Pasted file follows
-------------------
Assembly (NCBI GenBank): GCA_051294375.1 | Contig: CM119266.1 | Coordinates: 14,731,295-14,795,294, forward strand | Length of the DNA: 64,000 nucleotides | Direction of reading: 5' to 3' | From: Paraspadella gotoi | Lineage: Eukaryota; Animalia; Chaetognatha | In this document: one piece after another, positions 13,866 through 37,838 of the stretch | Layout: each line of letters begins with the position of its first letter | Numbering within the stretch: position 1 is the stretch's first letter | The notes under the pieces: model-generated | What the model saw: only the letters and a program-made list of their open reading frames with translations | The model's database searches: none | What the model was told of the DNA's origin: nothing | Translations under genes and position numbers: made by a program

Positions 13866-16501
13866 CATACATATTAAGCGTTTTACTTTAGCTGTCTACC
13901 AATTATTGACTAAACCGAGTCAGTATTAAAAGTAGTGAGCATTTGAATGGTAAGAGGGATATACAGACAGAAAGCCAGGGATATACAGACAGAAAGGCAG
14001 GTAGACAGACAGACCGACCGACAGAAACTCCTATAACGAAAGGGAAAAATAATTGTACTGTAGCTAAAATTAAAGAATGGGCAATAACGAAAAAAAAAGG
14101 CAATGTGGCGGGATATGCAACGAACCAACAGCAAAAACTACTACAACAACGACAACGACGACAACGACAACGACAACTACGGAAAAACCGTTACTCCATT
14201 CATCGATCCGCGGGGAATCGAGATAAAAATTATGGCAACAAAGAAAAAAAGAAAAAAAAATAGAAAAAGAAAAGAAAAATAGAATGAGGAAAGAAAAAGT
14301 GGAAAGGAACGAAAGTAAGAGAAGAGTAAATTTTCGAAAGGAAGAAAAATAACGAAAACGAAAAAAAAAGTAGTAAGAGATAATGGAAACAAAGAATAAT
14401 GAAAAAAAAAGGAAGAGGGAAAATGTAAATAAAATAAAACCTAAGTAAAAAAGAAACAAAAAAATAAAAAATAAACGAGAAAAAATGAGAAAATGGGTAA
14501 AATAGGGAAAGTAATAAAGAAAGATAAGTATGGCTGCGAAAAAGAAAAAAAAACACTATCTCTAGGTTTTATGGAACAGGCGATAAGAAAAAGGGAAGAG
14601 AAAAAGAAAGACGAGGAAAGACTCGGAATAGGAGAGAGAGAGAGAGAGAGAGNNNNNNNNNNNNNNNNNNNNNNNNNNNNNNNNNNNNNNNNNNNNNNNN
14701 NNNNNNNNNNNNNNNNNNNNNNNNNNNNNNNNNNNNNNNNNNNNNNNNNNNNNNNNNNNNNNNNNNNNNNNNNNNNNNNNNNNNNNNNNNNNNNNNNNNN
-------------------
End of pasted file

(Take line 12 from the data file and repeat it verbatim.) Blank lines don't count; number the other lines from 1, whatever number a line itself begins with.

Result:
14701 NNNNNNNNNNNNNNNNNNNNNNNNNNNNNNNNNNNNNNNNNNNNNNNNNNNNNNNNNNNNNNNNNNNNNNNNNNNNNNNNNNNNNNNNNNNNNNNNNNNN